Nevertheless, to date three separate scholarly studies have found systematic evidence that public benefit funds are associated with reductions in carbon emissions. (There is also some anecdotal evidence for the effectiveness of public benefit funds [8, 10, 27].) Prasad and Munch [28] studied whether any of six different types of state-level environmental policy (net metering, retail choice, fuel generation disclosure, mandatory green power options, public benefit funds, and renewable portfolio standards) was associated with declining carbon emissions in the 39 states with the greatest potential for the development of renewable energy, from 1997 to 2008. They found that public benefit funds are associated with a decrease in carbon emissions and are the only policy to have this effect (240).

Grant, Bergstrand, and Running [29] took the analysis one level down, examining the effects of these policies on over 1129 power plants across the United States. Because some facilities are much more polluting than others, they argue that state-level measures are inadequate for understanding the effects of policies, and they take advantage of recent releases of plant-level measures. They also examine a different and wider range of policies: emission caps, greenhouse gas targets, climate action plans, greenhouse gas registries, efficiency targets, renewable portfolio standards, public benefit funds, and electric decoupling. They find that public benefit funds—along with some other policies, although not renewable portfolio standards—are “significant determinants” of emissions. They suggest this is because RPS does not address the problem that renewable energy is intermittent, whereas public benefit funds “can be used to stimulate utility investments in clean energy activities”. They note, however (as do Prasad and Munch) that other policies should not be dismissed, because they may not have been in place long enough to begin showing effects. Moreover, as the authors themselves note, analysis at the plant level can hide effects that occur from the opening or closing of plants: a policy could be so successful that it forces the closing of a plant, which could lead all the other plants in that state to increase their emissions even if total state emissions are going down. Thus, plant-level analysis is a supplement, not an alternative, to state-level analysis.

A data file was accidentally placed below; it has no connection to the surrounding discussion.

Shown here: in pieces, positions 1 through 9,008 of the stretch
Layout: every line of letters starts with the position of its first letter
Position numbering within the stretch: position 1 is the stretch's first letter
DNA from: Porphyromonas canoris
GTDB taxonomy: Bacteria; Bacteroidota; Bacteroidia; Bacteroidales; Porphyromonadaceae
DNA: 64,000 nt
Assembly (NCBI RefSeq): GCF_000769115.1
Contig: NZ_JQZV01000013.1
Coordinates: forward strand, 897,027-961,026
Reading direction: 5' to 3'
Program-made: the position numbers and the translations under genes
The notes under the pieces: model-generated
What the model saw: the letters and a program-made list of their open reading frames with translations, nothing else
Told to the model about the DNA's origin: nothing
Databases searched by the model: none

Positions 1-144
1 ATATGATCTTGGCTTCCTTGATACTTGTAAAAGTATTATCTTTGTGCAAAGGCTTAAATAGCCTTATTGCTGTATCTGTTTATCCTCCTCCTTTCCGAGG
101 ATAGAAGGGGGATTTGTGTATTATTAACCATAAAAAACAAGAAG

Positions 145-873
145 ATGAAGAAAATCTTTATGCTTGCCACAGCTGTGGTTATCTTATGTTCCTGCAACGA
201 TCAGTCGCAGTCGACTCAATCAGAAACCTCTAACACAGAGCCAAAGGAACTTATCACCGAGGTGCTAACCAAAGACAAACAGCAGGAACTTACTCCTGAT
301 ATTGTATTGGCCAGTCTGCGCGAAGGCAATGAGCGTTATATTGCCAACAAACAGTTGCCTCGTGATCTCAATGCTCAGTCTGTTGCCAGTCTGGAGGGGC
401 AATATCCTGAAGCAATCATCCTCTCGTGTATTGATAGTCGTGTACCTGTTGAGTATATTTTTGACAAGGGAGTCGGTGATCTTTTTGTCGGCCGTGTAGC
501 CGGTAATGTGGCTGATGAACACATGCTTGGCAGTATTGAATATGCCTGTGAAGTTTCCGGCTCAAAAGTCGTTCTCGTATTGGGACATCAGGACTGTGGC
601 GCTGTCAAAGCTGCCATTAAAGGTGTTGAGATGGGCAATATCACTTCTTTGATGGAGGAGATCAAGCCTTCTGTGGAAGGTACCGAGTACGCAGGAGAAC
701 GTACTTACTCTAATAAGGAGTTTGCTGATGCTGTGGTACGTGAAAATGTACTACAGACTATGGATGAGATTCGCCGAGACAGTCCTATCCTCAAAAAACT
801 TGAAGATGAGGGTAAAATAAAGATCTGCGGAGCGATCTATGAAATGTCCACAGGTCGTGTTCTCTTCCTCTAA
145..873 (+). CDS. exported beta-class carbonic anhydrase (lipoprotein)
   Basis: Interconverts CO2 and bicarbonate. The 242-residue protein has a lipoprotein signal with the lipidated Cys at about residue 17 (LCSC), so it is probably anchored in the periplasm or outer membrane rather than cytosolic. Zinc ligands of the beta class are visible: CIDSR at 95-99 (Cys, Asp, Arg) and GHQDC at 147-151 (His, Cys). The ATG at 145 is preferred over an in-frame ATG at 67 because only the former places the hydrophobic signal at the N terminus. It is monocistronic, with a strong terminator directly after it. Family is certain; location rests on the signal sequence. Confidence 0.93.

Martin and Saikawa [30] update the Prasad and Munch study and analyze both a wider set of policies (including voluntary policies) and a larger number of states: they argue that since the early 2000s, developments in solar power have rendered the assumption that only states with wind power potential could be expected to reduce carbon emissions untenable. They therefore analyze all 50 states from 1990 to 2014, and study 17 different types of policies. They also study the effects of various policy combinations. Their overarching finding is that mandatory policies are effective and voluntary policies are not: “In particular, electric decoupling and mandatory GHG registry/reporting are associated with the largest reduction in emissions. Furthermore, our results indicate that mandatory GHG registry/reporting and PBF [public benefit funds] are effective in reducing both emissions and emissions intensity from the power sector”. Despite differences in scope and time period, this study also finds public benefit funds to be successful at reducing carbon emissions.